September 11, 2009

Scientists: Collider will produce results

The Large Hadron Collider will not become a white elephant, despite having operated just one week in the year since its debut, scientists in Switzerland said.

The world's most powerful atom smasher began operation a year ago this month near Geneva amid great expectations it would recreate the conditions of the universe at its earliest infancy.

A week later, the more than $8 billion collider broke down. Scientists have spent the last year replacing super magnets and inspecting parts designed in a collaboration with as many as 2,000 scientists worldwide, said experimental physicist Edda Gschwendtner of the European Organization for Nuclear Research, the group that developed the particale accelerator.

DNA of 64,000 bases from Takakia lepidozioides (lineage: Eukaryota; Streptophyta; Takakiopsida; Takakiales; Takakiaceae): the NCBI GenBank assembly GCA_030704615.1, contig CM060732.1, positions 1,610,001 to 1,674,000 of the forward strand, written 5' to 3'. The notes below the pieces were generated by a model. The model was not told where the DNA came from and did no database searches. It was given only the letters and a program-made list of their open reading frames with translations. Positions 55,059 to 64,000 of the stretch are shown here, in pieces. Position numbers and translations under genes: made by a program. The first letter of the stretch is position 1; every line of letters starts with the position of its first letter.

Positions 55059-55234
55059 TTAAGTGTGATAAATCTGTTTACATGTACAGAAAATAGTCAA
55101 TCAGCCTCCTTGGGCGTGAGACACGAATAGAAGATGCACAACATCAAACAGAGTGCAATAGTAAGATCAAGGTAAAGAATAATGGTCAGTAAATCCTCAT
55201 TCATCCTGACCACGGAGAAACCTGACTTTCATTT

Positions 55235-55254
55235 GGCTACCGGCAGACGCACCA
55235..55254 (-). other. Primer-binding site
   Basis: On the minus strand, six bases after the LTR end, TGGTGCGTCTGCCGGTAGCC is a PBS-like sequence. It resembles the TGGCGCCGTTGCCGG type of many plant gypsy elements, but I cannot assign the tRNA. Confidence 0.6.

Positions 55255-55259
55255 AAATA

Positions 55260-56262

This is really a flagship, Gschwendtner said, calling the collider both prototype and final product.

Gschwendtner and her team will start the collider again during the next two months, bringing it online at half speed with a belief it will function at full capacity, in time, collider spokesman James Gillies told in a story published Friday.

It's not going to become a white elephant, Gillies said.